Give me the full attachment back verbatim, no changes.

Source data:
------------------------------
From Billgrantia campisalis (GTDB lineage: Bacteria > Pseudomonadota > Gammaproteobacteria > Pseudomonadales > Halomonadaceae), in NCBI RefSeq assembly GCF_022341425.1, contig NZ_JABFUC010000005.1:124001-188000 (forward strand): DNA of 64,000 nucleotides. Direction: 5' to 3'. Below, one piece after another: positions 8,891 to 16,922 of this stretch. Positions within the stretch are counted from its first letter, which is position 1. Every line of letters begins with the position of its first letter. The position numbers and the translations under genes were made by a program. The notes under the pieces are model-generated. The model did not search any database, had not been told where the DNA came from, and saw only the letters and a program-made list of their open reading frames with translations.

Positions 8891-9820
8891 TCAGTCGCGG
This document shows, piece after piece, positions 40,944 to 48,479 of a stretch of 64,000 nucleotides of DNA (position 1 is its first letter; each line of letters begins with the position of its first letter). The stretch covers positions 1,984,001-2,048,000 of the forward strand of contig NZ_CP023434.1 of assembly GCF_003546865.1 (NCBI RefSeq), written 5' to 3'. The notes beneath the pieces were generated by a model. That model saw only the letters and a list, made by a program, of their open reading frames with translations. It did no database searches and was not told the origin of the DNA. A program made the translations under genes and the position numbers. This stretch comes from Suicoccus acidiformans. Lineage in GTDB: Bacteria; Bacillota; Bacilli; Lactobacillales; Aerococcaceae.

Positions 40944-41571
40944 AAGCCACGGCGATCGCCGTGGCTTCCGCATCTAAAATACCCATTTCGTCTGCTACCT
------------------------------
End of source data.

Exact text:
From Billgrantia campisalis (GTDB lineage: Bacteria > Pseudomonadota > Gammaproteobacteria > Pseudomonadales > Halomonadaceae), in NCBI RefSeq assembly GCF_022341425.1, contig NZ_JABFUC010000005.1:124001-188000 (forward strand): DNA of 64,000 nucleotides. Direction: 5' to 3'. Below, one piece after another: positions 8,891 to 16,922 of this stretch. Positions within the stretch are counted from its first letter, which is position 1. Every line of letters begins with the position of its first letter. The position numbers and the translations under genes were made by a program. The notes under the pieces are model-generated. The model did not search any database, had not been told where the DNA came from, and saw only the letters and a program-made list of their open reading frames with translations.

Positions 8891-9820
8891 TCAGTCGCGG
This document shows, piece after piece, positions 40,944 to 48,479 of a stretch of 64,000 nucleotides of DNA (position 1 is its first letter; each line of letters begins with the position of its first letter). The stretch covers positions 1,984,001-2,048,000 of the forward strand of contig NZ_CP023434.1 of assembly GCF_003546865.1 (NCBI RefSeq), written 5' to 3'. The notes beneath the pieces were generated by a model. That model saw only the letters and a list, made by a program, of their open reading frames with translations. It did no database searches and was not told the origin of the DNA. A program made the translations under genes and the position numbers. This stretch comes from Suicoccus acidiformans. Lineage in GTDB: Bacteria; Bacillota; Bacilli; Lactobacillales; Aerococcaceae.

Positions 40944-41571
40944 AAGCCACGGCGATCGCCGTGGCTTCCGCATCTAAAATACCCATTTCGTCTGCTACCT